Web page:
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Economic development expert calls demolishing Bryant School 'ludicrous'
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Economic development expert calls demolishing Bryant School 'ludicrous'

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Bryant Elementary School

The school board on Monday approved two projects for the Bryant Elementary School replacement project. Work is scheduled to start next year on the campus at 821 30th St.

SIOUX CITY -- An economic development expert Wednesday criticized a plan to demolish Bryant Elementary School and build a modern facility nearby.

“To think that the building can’t be reused is ludicrous,” said Donovan Rypkema, at the Business for Breakfast program at the Orpheum Theatre.

Rypkema is a principle at PlaceEconomics, a Washington, D.C., real estate and economic development consulting firm. He spoke to more than 100 people at the Sioux City event, part of Historic Preservation Week.

Rypkema saw Bryant and other Sioux City sites on Tuesday. Sioux City school district officials want to demolish the 821 30th St. school and house students in a new building. One option would construct the replacement in a section of Leif Erikson Park at 31st and Virginia streets. Several are being considered. 

Rypkema, who advocates for reusing historic spaces, said leveling the existing Bryant doesn’t make sense. He called for upgrading the existing space.

“It is the height of fiscal irresponsibility to tear down the school and put it in a park two blocks away and put a pocket park in its place,” he said.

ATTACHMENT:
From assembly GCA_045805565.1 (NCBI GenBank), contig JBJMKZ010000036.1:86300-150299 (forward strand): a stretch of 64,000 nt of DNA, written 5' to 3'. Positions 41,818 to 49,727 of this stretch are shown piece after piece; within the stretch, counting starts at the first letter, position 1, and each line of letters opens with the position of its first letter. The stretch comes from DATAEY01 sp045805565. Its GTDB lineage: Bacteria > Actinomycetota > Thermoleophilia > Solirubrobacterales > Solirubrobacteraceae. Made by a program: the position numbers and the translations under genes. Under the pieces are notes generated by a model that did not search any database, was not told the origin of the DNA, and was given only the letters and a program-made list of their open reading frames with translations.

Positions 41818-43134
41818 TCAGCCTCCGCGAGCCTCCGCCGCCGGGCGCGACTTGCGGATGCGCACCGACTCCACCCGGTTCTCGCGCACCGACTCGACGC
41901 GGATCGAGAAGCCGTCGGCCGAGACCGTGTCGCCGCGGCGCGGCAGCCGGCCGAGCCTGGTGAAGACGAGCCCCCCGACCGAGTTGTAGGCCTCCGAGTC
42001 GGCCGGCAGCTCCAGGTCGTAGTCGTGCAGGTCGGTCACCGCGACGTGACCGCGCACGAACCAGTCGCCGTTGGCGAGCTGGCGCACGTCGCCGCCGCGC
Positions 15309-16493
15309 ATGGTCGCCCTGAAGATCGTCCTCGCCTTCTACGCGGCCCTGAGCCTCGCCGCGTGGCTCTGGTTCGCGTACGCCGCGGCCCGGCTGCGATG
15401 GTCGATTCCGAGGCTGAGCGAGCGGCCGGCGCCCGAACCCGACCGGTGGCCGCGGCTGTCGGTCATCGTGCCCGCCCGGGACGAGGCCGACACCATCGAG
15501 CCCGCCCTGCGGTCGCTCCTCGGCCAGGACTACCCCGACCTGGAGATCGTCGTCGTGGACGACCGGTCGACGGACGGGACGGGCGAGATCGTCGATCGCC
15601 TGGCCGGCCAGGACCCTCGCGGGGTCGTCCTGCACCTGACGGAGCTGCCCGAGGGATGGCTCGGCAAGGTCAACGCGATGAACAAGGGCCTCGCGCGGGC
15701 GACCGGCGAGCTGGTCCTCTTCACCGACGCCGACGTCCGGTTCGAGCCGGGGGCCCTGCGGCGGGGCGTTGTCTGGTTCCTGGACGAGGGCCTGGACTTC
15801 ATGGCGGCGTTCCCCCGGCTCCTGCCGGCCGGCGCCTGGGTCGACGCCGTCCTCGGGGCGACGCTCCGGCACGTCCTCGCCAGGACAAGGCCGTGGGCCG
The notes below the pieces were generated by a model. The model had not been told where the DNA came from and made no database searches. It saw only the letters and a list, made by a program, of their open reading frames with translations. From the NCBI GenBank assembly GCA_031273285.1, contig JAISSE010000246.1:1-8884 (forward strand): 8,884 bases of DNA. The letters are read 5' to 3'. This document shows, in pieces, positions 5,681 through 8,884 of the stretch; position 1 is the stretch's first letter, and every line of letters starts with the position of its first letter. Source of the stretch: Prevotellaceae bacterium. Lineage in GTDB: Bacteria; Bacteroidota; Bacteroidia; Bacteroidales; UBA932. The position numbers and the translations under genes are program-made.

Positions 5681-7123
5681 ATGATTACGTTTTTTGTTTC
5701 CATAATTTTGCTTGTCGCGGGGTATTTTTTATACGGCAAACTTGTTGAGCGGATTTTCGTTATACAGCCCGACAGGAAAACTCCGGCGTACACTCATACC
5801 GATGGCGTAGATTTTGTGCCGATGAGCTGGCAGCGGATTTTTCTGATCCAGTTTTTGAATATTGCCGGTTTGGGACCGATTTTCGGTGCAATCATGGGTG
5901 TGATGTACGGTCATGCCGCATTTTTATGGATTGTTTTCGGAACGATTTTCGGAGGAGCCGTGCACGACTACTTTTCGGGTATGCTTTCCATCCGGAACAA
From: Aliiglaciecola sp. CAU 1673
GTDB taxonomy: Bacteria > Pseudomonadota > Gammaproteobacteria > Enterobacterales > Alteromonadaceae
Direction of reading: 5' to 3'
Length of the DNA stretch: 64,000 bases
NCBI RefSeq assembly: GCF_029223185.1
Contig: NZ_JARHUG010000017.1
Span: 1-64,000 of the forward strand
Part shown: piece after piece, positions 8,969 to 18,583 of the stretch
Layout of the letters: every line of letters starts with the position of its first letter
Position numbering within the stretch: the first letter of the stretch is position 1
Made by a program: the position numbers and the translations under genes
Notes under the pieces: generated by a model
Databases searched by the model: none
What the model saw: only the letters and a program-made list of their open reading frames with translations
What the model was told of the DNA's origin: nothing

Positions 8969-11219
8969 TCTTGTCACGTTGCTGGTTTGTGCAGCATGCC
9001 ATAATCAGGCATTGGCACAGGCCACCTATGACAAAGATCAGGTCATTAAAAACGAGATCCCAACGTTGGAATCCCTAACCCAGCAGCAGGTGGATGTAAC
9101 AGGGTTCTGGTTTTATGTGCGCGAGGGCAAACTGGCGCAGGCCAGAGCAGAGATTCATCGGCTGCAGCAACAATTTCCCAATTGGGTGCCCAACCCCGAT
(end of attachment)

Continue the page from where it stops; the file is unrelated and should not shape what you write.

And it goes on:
School district spokeswoman Alison Benson said Bryant could not be retrofitted to meet  heating and air conditioning system codes due to low ceilings. She said elevators and more parking areas need to be added. Parts of the school date to 1889.

If a new school is built elsewhere, Benson said, the district would try to sell Bryant, as it has done other schools, so the building could generate property taxes. As a last resort, the building would be torn down.

Using that logic, Rypkema said earlier, “We might as well tear down the Yale and Harvard campuses.”

Rypkema on Wednesday also called on Sioux City leaders to convert empty or underused downtown buildings into market-rate housing, funneling more development into the area.

“One new resident moving into a downtown can have the economic development impact of adding three to four jobs,” Rypkema said. “Think what a difference 100 more people -- let alone 800 -- would have on your downtown.”

He said local property owners should apply for local historic landmark designation and encouraged the community to follow the recommendations of the International Economic Development Council. Members of the Washington, D.C., group in March visited Sioux City and made several preliminary suggestions, including adopting ways to encourage small businesses to move downtown and adding more housing. The group also proposed eliminating some one-way streets, a plan Rypkema supports.

One-way streets “have only one purpose: to move cars faster,” he said. “That’s not what you want for downtown. Downtowns that are most successful are the ones that are pedestrian-oriented.”

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